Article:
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Custom home: A taste of Tuscany

Take the roads north of central Scottsdale to the bouldered high-desert Troon area: Pima to Happy Valley, Alma School, Jomax to 116th and, finally, into the gated 38-acre Collina E Vista (Hills and Views) luxury home community.

As you travel into higher elevations, the land turns lush with Sonoran Desert flora –– cactus, ocotillo, mesquite, palo verde and desert wildflowers –– and it arches up and down into foothills and washes where water runs with exhilarating power during winter storms and summer monsoons.

Here, eonic granite boulders are strewn or appear placed artistically, often precariously, as landmarks. Views to all directions are unobstructed and grand; within minutes of the burgeoning Valley, you are cleared of the clutter of development and density. You breathe, see, think in new ways. Many people move to the desert; here the desert moves in you.

This is grandness in comparative sparseness and vitality amidst struggle. In the highest points of the community, you can see, in one panorama, Weaver’s Needle beyond the Superstition Mountains to the east; Tom’s Thumb on the McDowells, south; and north to Pinnacle Peak and Desert Mountain and Four Peaks, the highest points in the Valley, frequently snowcapped in winter. At 2,500-foot-plus elevation, temperatures are 5 to 10 degrees cooler than those in the Valley, and microclimate breezes flow regularly through the foothills and mountains.

A love of Italy

Developer Bob Walker has lived with wife Karen in Collina E Vista since 2009, when their 7,500-square-foot Tuscan/Santa Barbara style home was completed. Details such as the Arkansas stone cladding the home –– “We chose it because it looks Tuscan,” he says –– express their love for Italy, which they have visited often during their 37-year marriage.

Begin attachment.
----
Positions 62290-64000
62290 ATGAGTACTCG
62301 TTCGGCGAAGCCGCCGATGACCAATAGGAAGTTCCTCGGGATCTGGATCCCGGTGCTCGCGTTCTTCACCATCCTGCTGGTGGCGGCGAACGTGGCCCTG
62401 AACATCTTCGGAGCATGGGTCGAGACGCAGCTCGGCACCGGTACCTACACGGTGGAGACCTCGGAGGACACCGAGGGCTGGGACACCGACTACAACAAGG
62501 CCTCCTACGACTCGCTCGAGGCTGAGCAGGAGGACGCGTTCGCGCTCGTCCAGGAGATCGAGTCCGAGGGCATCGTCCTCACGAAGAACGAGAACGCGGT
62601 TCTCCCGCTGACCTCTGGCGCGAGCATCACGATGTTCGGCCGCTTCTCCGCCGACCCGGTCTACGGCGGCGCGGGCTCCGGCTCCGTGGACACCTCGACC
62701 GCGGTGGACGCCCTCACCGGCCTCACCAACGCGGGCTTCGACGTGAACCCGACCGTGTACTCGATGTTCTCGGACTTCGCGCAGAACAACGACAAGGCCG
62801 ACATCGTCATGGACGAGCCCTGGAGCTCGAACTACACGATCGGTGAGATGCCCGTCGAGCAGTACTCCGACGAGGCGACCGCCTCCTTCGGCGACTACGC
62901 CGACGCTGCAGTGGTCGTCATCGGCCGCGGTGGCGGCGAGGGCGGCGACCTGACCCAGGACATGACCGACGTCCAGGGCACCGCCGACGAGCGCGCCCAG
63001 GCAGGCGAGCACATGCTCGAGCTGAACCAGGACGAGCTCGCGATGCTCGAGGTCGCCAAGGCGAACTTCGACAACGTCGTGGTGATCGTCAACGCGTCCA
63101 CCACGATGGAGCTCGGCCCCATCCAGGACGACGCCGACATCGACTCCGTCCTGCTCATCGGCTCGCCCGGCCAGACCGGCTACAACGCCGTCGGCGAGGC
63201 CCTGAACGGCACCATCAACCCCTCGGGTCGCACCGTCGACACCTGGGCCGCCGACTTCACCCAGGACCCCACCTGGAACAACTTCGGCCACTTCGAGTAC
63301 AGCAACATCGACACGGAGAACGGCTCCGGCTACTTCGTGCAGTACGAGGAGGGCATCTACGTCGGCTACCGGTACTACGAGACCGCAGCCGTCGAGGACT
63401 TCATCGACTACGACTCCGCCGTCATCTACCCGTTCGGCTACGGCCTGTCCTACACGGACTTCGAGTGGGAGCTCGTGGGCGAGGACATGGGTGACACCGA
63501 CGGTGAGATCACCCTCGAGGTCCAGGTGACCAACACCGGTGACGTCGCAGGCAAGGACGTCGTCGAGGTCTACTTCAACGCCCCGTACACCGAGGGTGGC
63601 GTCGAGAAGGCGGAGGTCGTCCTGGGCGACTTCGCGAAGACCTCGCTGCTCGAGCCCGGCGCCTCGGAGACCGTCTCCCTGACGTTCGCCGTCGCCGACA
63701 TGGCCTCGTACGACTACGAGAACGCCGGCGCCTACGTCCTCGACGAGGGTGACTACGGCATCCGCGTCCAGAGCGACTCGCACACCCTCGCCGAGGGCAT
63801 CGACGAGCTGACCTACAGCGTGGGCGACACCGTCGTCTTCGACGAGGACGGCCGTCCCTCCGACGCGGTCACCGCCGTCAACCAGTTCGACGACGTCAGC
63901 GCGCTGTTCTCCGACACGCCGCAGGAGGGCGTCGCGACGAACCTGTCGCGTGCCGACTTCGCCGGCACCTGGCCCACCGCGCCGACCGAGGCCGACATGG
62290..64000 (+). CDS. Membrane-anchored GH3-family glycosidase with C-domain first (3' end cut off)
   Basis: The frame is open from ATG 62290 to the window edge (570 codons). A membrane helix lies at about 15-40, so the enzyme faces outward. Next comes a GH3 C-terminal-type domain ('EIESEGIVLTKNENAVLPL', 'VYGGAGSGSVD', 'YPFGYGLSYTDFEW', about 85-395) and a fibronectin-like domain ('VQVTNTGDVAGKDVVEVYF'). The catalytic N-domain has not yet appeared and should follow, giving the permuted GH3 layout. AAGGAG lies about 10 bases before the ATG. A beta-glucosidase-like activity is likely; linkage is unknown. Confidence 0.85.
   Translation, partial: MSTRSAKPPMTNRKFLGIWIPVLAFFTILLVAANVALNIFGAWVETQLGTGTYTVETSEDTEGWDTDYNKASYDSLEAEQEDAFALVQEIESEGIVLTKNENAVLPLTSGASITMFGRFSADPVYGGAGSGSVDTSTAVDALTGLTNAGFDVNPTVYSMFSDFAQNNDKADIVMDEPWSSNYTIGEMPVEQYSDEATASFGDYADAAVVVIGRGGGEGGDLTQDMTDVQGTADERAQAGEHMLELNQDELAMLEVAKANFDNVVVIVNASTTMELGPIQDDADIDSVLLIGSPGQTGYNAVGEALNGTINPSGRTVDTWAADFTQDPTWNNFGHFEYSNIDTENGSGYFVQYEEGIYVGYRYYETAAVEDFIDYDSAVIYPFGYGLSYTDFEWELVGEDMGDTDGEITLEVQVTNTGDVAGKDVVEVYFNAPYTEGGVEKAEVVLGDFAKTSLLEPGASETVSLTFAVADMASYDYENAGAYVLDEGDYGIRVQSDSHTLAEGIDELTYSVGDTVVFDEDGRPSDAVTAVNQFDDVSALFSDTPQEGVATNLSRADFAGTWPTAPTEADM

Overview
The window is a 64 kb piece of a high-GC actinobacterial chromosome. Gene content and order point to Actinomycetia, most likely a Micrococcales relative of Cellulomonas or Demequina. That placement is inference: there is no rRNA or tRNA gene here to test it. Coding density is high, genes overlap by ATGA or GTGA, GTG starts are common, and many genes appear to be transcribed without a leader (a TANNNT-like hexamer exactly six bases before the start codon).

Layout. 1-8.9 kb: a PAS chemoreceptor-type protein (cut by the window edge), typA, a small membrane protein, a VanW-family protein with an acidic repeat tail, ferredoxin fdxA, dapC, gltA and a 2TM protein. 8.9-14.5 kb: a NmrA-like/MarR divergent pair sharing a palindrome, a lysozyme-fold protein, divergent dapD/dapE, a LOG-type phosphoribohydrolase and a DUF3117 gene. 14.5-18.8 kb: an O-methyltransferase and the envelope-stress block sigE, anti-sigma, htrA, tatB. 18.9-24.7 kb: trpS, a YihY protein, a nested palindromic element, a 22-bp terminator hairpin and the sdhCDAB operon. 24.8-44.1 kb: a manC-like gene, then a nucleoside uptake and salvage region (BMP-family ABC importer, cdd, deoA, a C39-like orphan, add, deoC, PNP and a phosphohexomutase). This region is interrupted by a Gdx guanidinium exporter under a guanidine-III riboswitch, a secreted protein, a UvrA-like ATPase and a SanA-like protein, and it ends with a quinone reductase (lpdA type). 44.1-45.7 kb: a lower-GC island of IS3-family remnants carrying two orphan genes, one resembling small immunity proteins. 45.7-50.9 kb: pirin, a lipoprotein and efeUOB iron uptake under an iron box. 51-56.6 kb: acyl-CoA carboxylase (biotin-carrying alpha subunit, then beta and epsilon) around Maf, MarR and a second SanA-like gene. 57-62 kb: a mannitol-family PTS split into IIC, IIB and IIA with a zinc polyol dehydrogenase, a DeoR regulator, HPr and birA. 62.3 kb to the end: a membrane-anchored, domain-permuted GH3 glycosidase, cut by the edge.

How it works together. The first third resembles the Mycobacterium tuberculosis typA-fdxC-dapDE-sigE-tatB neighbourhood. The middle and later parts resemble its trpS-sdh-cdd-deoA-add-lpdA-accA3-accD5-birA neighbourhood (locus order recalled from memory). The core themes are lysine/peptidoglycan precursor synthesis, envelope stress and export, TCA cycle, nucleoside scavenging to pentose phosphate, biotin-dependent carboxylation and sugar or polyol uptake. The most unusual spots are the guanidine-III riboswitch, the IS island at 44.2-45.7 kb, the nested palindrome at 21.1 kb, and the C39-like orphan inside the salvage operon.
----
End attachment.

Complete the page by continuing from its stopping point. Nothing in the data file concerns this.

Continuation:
Designed by architect, Steve Simpson, and built by Medeiros Luxury Homes, Richard ‘Rick’ Medeiros, both Scottsdale, the magnificently sited home is the first of 12 Walker will build in the community, each featuring approximately two-and a half-acre view lots with building envelopes of about an acre. A high school buddy, Medeiros has co-developed projects with Walker for years; semi-retired, he lives nearby.

Now that the recession has passed, Walker is specking a few homes as well and will also build the remaining lots for clients. For himself and Karen, one will be an Italian villa, with 68 columns and a large motorcourt, just across the street.

“This is a luxury home with 360-degree views without hanging from a hillside,” says Frank Aazami, Private Client Group, a Realtor at Russ Lyon I Sotheby’s International Realty, Scottsdale. “It’s very close to the Four Seasons Resort and between two up-and-coming five-star resorts and near multiple golf course communities such as Estancia, Troon, Desert Highlands, Whisper Rock and DC Ranch.”

Aazami notes that although this and the other Collina E Vista homesites are splendidly north of the urban hubbub, the home includes all traditional services, including gas heat and city water and sewer.

Promise of privacy

The Walkers, in fact, formerly lived in Estancia for 10 years.

“It’s wonderful community, of course, but here we have more room and more privacy,” says Bob, who was born in the Bay area of San Francisco, where he owned a concrete company and developed commercial and residential projects. He and Karen met in high school, parted and reconnected later in life.

He and the family continue to build here in the Valley and in Washington, where they also have a home and where some of their children and grandchildren; a son and daughter and their children live here. He and Karen regularly jet back and forth.

At Collina E Vista, their home insets a hillside just inside the stacked-boulder monument that appropriately marks the entrance to the community. The estate home includes five bedrooms –– four in the main house and one in the 784-square-foot stand-alone casita –– six bathrooms and four garage spaces.